This is one of a series of articles highlighting this year's Agave Heritage Festival taking place on April 27-30. Other articles include features about Dr. Ivan Saldaña of Nocheluna, Diana Pinzon of Zinacantán Mezcal, Carlos Camarena of Tequila Ocho, and all you need to know about the Agave Heritage Festival.
The Agave Heritage Festival is in for a big treat with the participation of Asis Cortes, co-founder of Origen Raiz Mezcal. A charismatic speaker who naturally draws you into his sphere, he carries the message of the Mescalero in three languages: Zapotec, Spanish, and English. A native of Matalán, Oaxaca, which is considered the “blue chip” address for Mezcal, Cortes grew up speaking Zapotec as his first language.
His matrilineal and patrilineal history can be traced back to indigenous Zapotec families in Matalán who have farmed agave for mezcal production over the course of five generations.
Cortes, who is a masterful storyteller, believes that the preservation of his family’s oral history is the bridge that connects everything in his life. From passing down Mescalero know-how to understanding Oaxacan cultural traditions, stories have provided a map forward from the past.
Indeed, Origen Raiz which can be translated as “root origin,” co-founded by his father, Valentin, and their friend, Bildo Saravia, is a collaboration built on the exchange of generational knowledge. Saravia’s family has expertise in ranching in the state of Durango while the Cortes family brings their Zapotec legacy of cultivating and distilling agave.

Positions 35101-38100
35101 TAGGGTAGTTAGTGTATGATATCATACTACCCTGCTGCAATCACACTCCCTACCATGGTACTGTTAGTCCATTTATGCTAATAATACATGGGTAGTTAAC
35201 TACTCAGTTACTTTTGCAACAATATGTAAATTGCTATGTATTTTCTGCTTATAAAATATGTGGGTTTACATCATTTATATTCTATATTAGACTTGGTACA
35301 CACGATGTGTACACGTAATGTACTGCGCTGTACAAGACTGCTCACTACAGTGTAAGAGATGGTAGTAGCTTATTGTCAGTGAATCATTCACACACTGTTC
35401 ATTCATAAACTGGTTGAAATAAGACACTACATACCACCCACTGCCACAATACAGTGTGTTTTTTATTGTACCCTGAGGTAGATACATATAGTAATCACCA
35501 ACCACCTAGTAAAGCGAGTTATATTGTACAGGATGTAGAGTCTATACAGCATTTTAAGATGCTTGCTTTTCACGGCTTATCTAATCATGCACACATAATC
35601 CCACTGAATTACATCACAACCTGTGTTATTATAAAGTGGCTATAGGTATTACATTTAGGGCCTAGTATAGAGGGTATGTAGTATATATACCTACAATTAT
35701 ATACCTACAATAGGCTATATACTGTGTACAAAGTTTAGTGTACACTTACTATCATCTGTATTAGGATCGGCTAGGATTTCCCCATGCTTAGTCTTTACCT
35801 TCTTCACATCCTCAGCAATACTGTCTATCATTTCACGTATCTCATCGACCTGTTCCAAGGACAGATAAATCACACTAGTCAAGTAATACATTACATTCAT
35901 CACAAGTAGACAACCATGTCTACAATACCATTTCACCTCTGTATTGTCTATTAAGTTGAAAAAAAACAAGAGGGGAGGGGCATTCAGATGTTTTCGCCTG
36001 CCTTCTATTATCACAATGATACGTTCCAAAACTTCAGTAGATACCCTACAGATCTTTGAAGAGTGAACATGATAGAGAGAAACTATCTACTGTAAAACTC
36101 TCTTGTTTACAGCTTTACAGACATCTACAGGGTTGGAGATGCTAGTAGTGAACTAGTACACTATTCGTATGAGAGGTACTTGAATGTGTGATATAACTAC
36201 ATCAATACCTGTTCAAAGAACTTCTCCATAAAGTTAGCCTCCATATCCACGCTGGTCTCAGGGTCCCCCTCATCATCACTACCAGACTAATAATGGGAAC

At the Saravia’s Durango-based ranch, they are working together to preserve and regenerate the ecosystem by supporting a specific type of autochthonous agave called Cenizo Durangensis. Additionally, they are distilling plant-specific and site-specific spirits to include mezcal bottlings from Oaxaca and explorations into sotol from Durango.
“We don’t really know who has started where,” said Cortes. “Where were the first Mescaleros? There are no documents. Nobody really knows. There are no books. We have all the stories from my grandparents' generation from cousins, brothers, and neighbors…telling us stories about my great-great-great-grandfather, Don Miguel Cortes. This was from about 180 years ago. We don’t have the exact dates but we know he was a Mescalero.”
Like many other well-known beverages such as beer and wine, Cortes said that the crafting of mezcal in Matalán began as a cottage industry. He explained that across Mexico, different families were known for different types of expertise such as in baking, carpentry, pottery, and textiles.
In Matalán’s community history, his family has always been known for being Mescaleros.
“My great-grandfather, Don Francisco, had his house right in the center, like two blocks away from the church in Matalán,” Cortes remembered. “The back of his house is where he had his distillery. This is the same way we know it today. That is the distillery my grandfather, Don José, used to work in with his brother, Miguel. My granduncle was the older brother. He used to be the guy who was traveling outside, promoting, and going around to look for sales. My grandfather was in charge of the distillery.”
In continuation of family tradition, Cortes’s father started working in the family business at the age of 12 and was around 17 years old when he took charge of the distillery. Cortes has fond memories of being a child and getting the opportunity to help clean, fill, and label bottles of mezcal after school.
It wasn’t until Cortes was approaching adulthood that he realized that his upbringing was unique. Cortes wanted to have conversations with other Mescaleros and mezcal enthusiasts and longed to share the traditions of his family and culture. He realized that his upbringing was largely unknown in more metropolitan areas of Mexico.